Teacher and homeschooler Ian Horsewell gives his view on how to manage the needs of parents and students while schools are shut

An image showing a father and children working from home during coronavirus

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As children learn from home, how can we support them and their families?

Where we are

We’d never planned to home educate our eldest; it just kind of happened. From October of year 6 to the end of what would have been year 9 (so from age 10–14), my wife and I were both parents and educators. As an experienced teacher myself, this was a deeply strange experience. Last September our three children all started at new settings (reception, secondary school and college) and, to be honest, we may have breathed a sigh of relief.

And then there was a pandemic.

Most readers will have probably seen the quote going around social media. ‘You’re not working from home. You’re at home during a crisis, trying to work.’ It’s worth bearing this in mind for those classroom teachers who are currently deciding how to set work which will take place at home, rather than in school. Your students are not being homeschooled. They are at home, during a crisis, being supported by their schools and teachers.

What teachers need

The first thing I’d like to say, as a parent, is ‘Thank you.’ Whether you’ve set loads of work so far, or almost nothing; whether you’ve been in school supporting the children of key workers, or at home herding your own while trying to get your remote access working; whether you have your own classes to think about, or you’re one of the SLT colleagues trying to think about the bigger picture: thank you. The immediate frenzy has now paused, and during your theoretical Easter break, now is the time to pause and regroup so you can act rather than react to the situation.

What parents need

By now, parents and their children will have found a new routine. It will be different for every family, but they will be trying to fit some kind of education into that. Many parents will be trying to work from home, with varying degrees of success. The ratio of keyboards available to people who need them may not work very well. Providing meals will vary from awkward to impossible, a problem many schools have moved heaven and earth to help with. (Again, thank you.) We can make their lives easier by thinking about what we are trying to achieve, and considering how the household context may limit what is possible. Every parent feels guilty right now because they can’t do enough, so anything we can do to make the process easier will be appreciated.

  • Are assignments shared in a common format such as PDF?
  • Are links mobile-friendly? How have you supported students without reliable web access?
  • Can the work set be done on paper to reduce problems with family members sharing computers?
  • Have you been clear about what is most important and what is a useful extra?
  • Can you offer ‘further learning’ with links to YouTube or the BBC resources that are coming?
  • Could you encourage students to research STEM careers when they’re in touch with friends and family members?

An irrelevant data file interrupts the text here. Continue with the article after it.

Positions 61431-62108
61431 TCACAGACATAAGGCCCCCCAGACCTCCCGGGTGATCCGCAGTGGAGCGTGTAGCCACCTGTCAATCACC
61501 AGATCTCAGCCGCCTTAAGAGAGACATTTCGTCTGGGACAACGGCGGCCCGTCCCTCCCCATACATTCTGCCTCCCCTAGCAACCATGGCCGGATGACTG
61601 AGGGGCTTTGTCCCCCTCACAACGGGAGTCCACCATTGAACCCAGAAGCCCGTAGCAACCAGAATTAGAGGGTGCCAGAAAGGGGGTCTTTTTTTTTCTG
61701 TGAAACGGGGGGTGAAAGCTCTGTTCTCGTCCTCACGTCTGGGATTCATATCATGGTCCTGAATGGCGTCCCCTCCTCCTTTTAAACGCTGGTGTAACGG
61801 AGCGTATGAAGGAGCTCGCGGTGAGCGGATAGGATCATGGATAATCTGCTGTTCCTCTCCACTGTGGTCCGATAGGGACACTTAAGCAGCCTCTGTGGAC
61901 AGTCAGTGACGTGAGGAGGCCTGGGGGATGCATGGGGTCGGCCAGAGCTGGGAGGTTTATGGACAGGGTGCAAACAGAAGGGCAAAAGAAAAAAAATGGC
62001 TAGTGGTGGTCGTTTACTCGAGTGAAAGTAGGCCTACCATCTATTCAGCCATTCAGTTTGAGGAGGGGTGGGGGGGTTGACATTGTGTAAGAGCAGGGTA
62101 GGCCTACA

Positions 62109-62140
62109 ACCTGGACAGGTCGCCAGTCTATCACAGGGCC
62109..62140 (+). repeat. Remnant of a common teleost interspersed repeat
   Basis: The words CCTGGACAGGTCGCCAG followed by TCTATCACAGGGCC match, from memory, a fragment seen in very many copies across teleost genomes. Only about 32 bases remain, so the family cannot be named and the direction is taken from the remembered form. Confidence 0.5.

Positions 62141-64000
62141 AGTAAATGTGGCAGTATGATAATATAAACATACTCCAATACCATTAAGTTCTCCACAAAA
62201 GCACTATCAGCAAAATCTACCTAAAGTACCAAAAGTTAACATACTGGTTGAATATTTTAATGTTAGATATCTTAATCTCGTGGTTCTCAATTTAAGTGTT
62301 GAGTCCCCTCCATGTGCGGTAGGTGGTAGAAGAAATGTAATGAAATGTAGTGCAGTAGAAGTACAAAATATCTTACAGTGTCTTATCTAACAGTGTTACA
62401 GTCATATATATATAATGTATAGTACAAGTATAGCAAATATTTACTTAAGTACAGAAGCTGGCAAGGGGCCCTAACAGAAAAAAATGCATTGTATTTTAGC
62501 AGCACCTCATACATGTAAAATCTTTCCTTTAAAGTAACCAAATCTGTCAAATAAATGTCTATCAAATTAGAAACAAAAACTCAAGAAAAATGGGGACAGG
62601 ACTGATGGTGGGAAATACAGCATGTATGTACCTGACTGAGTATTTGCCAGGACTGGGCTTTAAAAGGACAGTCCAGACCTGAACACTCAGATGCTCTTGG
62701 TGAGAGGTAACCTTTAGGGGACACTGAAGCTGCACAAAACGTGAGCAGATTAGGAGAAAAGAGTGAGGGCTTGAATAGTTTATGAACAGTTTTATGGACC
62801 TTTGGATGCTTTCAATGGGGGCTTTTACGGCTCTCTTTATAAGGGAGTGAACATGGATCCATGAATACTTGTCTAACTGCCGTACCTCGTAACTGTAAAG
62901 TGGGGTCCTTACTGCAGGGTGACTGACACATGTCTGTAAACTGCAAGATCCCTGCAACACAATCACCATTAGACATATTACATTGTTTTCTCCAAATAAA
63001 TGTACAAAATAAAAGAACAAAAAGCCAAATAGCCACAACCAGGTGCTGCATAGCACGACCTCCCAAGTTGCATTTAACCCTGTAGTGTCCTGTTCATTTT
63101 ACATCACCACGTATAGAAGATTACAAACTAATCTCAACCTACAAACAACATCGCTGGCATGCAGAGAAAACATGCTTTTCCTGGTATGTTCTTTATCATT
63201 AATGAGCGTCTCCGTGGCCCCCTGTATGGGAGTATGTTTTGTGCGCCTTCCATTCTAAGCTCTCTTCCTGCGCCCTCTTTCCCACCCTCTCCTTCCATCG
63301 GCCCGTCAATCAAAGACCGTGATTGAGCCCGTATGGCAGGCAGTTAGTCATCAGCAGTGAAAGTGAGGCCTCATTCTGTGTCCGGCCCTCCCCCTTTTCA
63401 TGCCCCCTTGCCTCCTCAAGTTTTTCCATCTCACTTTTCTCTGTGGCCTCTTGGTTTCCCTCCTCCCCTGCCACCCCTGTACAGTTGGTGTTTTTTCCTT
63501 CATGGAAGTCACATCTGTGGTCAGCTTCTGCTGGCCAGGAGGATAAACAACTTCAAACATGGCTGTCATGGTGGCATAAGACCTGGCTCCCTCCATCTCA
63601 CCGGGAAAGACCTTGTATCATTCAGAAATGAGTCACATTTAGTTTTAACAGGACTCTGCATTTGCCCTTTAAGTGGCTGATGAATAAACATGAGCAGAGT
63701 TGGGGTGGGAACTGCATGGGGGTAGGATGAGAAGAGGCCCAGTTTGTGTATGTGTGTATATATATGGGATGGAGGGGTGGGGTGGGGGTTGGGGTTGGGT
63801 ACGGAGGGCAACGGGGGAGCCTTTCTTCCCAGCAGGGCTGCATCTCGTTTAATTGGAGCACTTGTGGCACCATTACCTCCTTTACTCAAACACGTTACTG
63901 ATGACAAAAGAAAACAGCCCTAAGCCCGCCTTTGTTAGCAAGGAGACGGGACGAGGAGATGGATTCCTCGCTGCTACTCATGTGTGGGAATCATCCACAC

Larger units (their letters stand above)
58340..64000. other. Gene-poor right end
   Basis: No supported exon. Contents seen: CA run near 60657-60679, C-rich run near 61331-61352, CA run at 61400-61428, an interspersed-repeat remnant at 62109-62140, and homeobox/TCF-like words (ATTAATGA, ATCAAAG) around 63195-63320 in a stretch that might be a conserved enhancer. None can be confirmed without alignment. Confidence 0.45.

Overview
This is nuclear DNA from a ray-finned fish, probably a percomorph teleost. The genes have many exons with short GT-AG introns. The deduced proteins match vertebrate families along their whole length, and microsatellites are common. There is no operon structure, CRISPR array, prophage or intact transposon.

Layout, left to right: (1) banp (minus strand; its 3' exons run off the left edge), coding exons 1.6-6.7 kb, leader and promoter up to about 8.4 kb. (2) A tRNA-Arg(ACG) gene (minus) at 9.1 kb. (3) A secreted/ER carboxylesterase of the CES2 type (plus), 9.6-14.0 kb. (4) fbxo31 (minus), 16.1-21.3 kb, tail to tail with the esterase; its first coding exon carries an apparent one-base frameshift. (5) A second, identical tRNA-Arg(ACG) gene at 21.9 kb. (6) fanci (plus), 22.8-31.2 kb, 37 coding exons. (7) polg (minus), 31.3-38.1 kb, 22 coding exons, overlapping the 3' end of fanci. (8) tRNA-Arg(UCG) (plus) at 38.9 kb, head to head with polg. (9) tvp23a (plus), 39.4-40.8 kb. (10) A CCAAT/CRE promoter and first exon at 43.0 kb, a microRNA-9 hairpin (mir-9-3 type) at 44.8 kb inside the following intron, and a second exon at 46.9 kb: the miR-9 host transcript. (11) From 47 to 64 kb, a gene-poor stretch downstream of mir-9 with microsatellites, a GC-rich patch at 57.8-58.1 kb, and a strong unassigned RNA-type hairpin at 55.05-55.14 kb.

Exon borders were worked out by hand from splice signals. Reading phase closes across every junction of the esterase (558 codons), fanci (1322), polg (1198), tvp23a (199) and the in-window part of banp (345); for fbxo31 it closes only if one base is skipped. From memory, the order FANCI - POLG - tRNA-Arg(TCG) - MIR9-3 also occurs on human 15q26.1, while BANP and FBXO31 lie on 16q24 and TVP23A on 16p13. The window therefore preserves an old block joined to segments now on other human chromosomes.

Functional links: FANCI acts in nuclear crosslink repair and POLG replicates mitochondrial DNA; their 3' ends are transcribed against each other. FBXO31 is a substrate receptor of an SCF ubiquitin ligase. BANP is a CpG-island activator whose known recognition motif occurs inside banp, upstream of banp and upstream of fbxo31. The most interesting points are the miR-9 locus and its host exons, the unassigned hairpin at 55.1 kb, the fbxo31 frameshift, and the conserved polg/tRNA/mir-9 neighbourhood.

It will really help parents to know that you’re expecting them to improvise, and that’s okay. As teachers we need to accept that by offering a routine, you’re helping those parents to maintain as much normality as they can. Sometimes that will seem the biggest benefit of the work you send home.

What students need

Of course you want your students to develop their science understanding. The reality is that, without a teacher’s input, there’s a limit on what new things your students can learn. Review activities to consolidate their subject knowledge is a really good use of their time, and they don’t all need to be created by you personally; one approach is to make links to the wider world and careers. Subject associations (RSC, RSB, IOP) are sharing links for home-suitable work, and groups on social media are, as ever, a good place to ask for suggestions (on Twitter the hashtags #cogscisci and #asechat are a good start ). We know that students need direction to focus on what matters most:

  • Have you made it clear what a successful effort looks like?
  • Have you emphasized what isn’t a good use of their time?
  • Do the activities mix factual recall and tests of deeper understanding over the long term?
  • Are you ready for the wider range of outcomes caused by parents ‘helping’?
  • Can you link the topic to open-ended practical tasks suitable for the home (considering H&S as discussed here by CLEAPSS)?

Including apparently simple practical challenges, similar to what you might use in lunchtime clubs or subject days, can be a good way to maintain engagement. Students may not have a prep room at hand, but they probably have measuring cups, a tape measure and a stopwatch. If the focus is on working scientifically, rather than a curriculum point, this doesn’t need to be limited to primary students, either. It’s not that long ago that investigating a pendulum was part of GCSE coursework. Making models from junk can still provide data to analyse and explain.

Feedback to students is more important than ever, no matter how your school is managing the contact between staff and home. Tell students when they’re right, and what they can do to improve if they’re not yet there. In many ways, you will have less control over what students do than ever before, so focus on the things you can influence. Congratulate those who rise to the challenge of learning with less structure, and be ready to support those who find it harder, now or when they return. This too will pass.